- Grated carrot also adds colour and brings sweetness.
- Fresh grated beetroot – use the tops of the beetroots in your salads and grate the raw beetroot. We love mixing raw beetroot, carrot and mint to make a refreshing salad.
- Cabbage. By adding cabbage you can further increase the amount of roughage on your plate. Try shredding some using a knife or even a blender to finely chop. We love our coleslaw here, using cabbage (red and white), carrot and radish.
- Sprouts give an extra nutritional boost to any salad, try cress, alfalfa or even lentil sprouts. Many are available in the fridges at supermarkets or natural health food shops. If you enjoy them, consider sprouting some seeds or beans at home, then you will have a supply on hand at any time.
- Olives – bring saltiness to the salad. Remember not too many per day (6-10) as they are relatively high in both calories and salt.
- Mushrooms – wiped clean and added raw add a different texture and taste to any salad bowl
- Broccoli can also be eaten raw. Cut into small florets and add to the top of your salad bowl for a crunch, or blitz for a few seconds in a food processor.
- Avocado – sprinkle with lemon juice to keep the avo green (and to prevent browning)
- Sweetcorn or baby corn (raw or lightly steamed) brings both crunch and sweetness
For a complete bowl why not add some crunch by topping with toasted pumpkin seeds or toasted sliced almonds. Topping with tofu brings added protein to your bowl.
The dressing is the thing that often makes a difference and lifts a boring bowl of leaves and veggies up to the next level.
- Lemon and herb dressing
A simple olive oil, lemon and herb dressing is delightful and refreshing. To make combine extra virgin olive oil, lemon juice and handful of fresh herbs (try basil!) together (either by shaking them together in a screw top jar or using a hand blender to mix the ingredients well).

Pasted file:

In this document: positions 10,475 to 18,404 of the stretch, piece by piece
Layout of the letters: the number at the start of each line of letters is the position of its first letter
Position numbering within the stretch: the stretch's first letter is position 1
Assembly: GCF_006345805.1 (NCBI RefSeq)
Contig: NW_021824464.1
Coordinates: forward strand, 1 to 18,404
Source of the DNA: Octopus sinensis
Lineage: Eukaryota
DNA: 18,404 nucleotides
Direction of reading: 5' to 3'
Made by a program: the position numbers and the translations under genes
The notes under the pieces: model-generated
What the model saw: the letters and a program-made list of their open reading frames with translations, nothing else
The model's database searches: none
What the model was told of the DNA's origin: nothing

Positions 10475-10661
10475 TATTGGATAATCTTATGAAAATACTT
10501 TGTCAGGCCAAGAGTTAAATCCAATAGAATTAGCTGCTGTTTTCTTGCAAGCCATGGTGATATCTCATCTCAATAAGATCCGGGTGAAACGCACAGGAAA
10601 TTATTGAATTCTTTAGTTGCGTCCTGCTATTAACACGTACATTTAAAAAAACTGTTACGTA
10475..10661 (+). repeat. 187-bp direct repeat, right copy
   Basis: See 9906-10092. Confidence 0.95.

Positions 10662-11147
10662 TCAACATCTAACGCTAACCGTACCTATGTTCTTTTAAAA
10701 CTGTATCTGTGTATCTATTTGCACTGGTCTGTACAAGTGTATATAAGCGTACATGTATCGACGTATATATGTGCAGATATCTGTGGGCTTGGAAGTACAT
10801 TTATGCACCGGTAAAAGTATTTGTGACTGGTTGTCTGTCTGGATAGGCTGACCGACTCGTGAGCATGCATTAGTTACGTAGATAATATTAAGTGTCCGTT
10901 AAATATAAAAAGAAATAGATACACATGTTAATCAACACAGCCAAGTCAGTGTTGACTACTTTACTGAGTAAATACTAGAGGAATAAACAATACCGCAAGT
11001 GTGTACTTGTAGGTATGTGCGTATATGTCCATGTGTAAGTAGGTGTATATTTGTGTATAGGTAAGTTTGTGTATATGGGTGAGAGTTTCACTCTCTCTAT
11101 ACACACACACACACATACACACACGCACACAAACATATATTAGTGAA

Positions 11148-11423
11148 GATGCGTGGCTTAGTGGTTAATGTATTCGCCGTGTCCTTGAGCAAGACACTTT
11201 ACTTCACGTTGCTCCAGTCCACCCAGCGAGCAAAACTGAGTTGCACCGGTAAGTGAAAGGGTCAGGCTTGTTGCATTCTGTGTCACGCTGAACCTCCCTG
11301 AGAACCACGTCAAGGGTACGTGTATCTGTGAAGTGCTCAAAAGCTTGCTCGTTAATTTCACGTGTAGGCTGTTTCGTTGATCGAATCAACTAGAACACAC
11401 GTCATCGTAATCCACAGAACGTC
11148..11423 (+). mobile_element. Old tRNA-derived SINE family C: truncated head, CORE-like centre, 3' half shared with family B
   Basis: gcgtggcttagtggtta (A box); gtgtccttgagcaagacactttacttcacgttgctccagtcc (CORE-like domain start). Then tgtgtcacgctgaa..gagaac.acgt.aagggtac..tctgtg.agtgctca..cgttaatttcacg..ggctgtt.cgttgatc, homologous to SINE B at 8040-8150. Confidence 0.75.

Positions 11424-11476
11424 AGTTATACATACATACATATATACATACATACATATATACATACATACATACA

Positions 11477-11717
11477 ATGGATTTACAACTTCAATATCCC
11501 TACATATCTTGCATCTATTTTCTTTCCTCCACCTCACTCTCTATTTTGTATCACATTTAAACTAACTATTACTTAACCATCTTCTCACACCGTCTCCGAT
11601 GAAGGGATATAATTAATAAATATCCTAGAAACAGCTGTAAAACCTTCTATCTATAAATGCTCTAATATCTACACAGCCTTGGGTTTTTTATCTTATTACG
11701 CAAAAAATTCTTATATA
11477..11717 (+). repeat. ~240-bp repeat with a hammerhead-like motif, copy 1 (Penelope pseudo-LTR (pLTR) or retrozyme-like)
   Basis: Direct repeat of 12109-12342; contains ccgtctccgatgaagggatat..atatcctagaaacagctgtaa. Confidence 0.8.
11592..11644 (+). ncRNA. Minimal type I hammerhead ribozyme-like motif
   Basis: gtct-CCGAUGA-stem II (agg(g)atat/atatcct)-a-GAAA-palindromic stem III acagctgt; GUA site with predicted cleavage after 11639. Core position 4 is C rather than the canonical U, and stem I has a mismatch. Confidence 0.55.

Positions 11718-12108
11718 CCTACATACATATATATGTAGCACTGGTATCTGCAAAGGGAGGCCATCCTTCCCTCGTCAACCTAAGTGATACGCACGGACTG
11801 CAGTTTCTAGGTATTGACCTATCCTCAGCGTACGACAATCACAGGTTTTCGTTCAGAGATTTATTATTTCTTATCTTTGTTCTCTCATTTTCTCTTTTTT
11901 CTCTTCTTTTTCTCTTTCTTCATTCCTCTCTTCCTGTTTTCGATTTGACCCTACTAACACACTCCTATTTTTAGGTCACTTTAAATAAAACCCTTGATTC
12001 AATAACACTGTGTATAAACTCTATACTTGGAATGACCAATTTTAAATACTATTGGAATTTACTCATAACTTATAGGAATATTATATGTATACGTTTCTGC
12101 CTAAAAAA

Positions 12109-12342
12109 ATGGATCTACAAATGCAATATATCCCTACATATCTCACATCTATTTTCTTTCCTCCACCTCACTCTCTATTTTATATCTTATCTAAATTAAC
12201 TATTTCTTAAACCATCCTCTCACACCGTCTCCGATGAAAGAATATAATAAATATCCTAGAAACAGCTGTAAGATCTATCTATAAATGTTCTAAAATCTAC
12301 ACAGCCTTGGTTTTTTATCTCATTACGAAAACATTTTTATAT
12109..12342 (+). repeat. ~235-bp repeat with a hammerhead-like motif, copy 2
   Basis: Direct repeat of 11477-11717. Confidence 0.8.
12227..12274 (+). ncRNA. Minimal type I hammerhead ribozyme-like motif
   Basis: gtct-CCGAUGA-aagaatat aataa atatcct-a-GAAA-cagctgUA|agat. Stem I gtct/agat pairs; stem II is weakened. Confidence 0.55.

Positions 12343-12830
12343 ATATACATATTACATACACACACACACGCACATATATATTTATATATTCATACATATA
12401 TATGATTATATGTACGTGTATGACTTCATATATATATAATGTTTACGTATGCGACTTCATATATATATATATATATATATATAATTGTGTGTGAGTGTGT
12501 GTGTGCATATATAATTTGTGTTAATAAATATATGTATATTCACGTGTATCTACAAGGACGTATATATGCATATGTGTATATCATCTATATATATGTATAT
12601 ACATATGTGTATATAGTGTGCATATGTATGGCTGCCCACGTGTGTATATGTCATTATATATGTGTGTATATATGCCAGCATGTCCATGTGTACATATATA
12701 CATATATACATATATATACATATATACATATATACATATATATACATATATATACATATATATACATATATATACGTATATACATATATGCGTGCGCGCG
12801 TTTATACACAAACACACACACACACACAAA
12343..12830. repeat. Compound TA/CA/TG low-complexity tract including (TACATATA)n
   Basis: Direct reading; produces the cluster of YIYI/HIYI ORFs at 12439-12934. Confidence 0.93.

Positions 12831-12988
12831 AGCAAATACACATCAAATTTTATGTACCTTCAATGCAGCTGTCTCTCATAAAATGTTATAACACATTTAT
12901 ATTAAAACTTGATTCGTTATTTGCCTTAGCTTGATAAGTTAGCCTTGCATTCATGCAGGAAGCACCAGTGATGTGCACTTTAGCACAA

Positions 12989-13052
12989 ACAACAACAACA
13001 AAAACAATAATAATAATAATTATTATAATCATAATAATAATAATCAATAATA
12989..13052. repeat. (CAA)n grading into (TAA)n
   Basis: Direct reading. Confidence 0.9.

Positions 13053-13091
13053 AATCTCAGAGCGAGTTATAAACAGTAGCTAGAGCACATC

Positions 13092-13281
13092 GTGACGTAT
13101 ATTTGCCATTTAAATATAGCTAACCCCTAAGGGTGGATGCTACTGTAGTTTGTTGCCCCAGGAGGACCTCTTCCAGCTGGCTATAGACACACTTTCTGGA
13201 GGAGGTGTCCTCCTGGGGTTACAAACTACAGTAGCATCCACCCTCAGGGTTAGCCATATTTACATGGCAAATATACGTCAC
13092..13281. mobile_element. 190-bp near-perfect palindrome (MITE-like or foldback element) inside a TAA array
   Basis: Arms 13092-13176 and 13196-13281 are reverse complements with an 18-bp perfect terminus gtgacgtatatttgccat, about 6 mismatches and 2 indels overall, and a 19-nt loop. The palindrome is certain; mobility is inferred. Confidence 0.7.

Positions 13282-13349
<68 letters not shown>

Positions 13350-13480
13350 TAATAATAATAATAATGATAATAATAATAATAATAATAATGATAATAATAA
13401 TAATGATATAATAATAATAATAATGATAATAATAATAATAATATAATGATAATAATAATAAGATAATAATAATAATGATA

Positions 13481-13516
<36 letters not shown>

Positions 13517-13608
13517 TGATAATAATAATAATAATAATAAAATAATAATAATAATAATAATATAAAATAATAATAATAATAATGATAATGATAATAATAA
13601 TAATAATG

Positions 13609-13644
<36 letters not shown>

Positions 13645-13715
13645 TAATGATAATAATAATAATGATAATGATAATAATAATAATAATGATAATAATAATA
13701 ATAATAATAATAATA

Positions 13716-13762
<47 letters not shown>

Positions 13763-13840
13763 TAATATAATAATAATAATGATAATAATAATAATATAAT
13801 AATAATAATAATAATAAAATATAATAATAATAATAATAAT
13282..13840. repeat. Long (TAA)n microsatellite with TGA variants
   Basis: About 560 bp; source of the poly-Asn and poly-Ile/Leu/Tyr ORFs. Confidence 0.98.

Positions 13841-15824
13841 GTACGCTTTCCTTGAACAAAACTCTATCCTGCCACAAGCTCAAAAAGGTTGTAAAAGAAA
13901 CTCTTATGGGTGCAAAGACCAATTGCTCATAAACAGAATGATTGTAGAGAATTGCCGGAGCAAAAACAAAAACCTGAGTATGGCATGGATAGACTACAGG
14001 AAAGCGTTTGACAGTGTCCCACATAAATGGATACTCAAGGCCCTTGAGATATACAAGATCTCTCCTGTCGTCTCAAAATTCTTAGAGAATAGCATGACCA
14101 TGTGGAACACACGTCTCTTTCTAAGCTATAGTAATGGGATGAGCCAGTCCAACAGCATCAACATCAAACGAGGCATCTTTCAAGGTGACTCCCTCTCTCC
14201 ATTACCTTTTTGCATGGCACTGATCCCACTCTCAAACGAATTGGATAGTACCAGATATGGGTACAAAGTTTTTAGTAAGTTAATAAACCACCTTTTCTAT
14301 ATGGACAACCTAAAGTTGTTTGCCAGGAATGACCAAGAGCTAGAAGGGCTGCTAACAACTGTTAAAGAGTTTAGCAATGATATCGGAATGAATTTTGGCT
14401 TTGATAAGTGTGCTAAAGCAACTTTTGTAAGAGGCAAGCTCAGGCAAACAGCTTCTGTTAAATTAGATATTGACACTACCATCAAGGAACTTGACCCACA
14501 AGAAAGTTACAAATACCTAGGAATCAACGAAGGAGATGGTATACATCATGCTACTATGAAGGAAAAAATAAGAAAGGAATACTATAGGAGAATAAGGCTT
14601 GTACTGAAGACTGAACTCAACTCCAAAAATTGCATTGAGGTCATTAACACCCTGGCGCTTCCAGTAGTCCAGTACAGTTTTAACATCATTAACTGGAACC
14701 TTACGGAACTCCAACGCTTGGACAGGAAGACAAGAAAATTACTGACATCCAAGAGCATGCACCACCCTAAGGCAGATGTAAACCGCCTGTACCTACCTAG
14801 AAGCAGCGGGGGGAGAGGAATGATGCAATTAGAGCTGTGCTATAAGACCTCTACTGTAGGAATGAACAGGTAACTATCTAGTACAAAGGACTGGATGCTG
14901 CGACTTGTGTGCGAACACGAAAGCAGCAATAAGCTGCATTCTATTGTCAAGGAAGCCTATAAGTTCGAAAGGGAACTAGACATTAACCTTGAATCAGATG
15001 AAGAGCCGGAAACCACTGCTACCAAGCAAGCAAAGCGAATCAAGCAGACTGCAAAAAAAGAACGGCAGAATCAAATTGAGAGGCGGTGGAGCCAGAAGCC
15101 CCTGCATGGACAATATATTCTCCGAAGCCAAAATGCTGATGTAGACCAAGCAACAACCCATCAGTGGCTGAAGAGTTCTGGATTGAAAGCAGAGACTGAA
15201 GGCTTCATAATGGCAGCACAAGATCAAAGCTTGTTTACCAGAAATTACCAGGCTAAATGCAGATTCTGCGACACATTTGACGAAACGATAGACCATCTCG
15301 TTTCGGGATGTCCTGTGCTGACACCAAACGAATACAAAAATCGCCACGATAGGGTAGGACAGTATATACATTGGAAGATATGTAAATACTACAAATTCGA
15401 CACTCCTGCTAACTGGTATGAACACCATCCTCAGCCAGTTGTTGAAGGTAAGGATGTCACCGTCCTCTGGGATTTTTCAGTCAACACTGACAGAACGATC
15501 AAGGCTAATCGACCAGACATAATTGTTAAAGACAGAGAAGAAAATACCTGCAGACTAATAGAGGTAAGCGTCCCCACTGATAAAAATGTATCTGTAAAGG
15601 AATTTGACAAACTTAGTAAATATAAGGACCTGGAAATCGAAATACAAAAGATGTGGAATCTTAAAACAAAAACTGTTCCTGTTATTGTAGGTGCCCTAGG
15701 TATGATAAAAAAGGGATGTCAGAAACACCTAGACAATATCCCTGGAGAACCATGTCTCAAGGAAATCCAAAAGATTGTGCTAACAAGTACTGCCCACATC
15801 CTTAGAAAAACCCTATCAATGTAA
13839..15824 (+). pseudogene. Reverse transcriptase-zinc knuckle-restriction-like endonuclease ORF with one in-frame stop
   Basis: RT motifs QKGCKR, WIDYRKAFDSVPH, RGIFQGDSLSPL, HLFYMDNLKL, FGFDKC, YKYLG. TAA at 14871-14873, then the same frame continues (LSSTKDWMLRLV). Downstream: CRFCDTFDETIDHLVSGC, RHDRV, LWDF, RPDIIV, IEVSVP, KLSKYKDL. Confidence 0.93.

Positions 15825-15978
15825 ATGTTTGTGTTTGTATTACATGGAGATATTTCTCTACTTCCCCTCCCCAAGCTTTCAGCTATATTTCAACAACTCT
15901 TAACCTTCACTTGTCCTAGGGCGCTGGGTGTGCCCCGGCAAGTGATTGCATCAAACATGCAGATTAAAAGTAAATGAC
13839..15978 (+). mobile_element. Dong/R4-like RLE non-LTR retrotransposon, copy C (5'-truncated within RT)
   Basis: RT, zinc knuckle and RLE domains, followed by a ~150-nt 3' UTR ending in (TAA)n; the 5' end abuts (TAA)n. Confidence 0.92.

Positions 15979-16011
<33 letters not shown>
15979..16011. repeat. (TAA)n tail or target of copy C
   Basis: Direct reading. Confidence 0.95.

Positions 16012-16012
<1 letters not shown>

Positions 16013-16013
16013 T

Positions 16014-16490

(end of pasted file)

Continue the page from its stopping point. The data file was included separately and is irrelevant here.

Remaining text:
- Hazelnut dressing
Take 2 tbsp hazelnut butter, 1 tbsp olive oil, 2 tsp rice syrup, 1 tsp soya/tamari sauce, ½ tsp balsamic vinegar and 2 tbsp water and add to a blender. Mix until all the ingredients are combined. Easy and so tasty.
- Soy sauce, lime and ginger dressing
This dressing is inspired by flavours from the East. Combine in a jar or using a hand blender the following ingredients: 2 tbsp soy (or tamari) sauce, 1 tbsp olive oil, 2 tsp rice syrup (or another sweetener like honey or agave), 2 tbsp water, 2cm ginger juice (either use your juicer or grate and squeeze out the juice), with juice from 1 lime. Add a splash of sesame oil and some seeds to bring added taste. Or maybe a finely chopped chili if you want some heat to the dressing! This dressing works really well with spinach plus crunchy veggies.
Most dressings will store in your fridge (in a screw top jar or sealed container) for a few days, so make a large portion and then it is ready for use any time!
So, grab a big bowl and mix’n’match your salad items. Happy summer days!
About the author
- Lisa is one of the founders of La Crisalida Retreats. She is an Epidemiologist, therapeutic hatha and yin yoga teacher and also teaches mindfulness meditation. Lisa has studied NLP and hypnosis, as well as nutrition (she designs the menus).